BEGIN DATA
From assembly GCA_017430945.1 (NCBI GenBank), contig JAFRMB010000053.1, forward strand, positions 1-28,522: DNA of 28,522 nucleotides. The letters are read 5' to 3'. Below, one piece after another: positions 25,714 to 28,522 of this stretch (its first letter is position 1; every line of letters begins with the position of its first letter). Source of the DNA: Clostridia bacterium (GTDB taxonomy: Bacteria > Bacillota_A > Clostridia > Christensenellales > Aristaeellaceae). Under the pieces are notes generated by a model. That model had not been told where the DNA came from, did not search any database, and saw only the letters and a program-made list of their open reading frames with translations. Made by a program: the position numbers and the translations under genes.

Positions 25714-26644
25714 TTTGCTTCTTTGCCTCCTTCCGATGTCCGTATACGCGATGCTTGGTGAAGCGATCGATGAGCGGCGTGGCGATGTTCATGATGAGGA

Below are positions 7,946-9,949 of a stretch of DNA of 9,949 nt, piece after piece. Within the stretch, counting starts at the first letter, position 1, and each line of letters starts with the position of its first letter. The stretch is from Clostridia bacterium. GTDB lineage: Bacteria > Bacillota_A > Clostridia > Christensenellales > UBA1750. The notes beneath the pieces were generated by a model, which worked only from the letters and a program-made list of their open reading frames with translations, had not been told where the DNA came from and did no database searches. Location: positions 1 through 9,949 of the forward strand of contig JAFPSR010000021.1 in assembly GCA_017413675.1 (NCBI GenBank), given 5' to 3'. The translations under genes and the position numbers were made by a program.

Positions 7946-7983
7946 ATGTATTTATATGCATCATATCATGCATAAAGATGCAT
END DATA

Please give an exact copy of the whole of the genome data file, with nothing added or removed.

From assembly GCA_017430945.1 (NCBI GenBank), contig JAFRMB010000053.1, forward strand, positions 1-28,522: DNA of 28,522 nucleotides. The letters are read 5' to 3'. Below, one piece after another: positions 25,714 to 28,522 of this stretch (its first letter is position 1; every line of letters begins with the position of its first letter). Source of the DNA: Clostridia bacterium (GTDB taxonomy: Bacteria > Bacillota_A > Clostridia > Christensenellales > Aristaeellaceae). Under the pieces are notes generated by a model. That model had not been told where the DNA came from, did not search any database, and saw only the letters and a program-made list of their open reading frames with translations. Made by a program: the position numbers and the translations under genes.

Positions 25714-26644
25714 TTTGCTTCTTTGCCTCCTTCCGATGTCCGTATACGCGATGCTTGGTGAAGCGATCGATGAGCGGCGTGGCGATGTTCATGATGAGGA

Below are positions 7,946-9,949 of a stretch of DNA of 9,949 nt, piece after piece. Within the stretch, counting starts at the first letter, position 1, and each line of letters starts with the position of its first letter. The stretch is from Clostridia bacterium. GTDB lineage: Bacteria > Bacillota_A > Clostridia > Christensenellales > UBA1750. The notes beneath the pieces were generated by a model, which worked only from the letters and a program-made list of their open reading frames with translations, had not been told where the DNA came from and did no database searches. Location: positions 1 through 9,949 of the forward strand of contig JAFPSR010000021.1 in assembly GCA_017413675.1 (NCBI GenBank), given 5' to 3'. The translations under genes and the position numbers were made by a program.

Positions 7946-7983
7946 ATGTATTTATATGCATCATATCATGCATAAAGATGCAT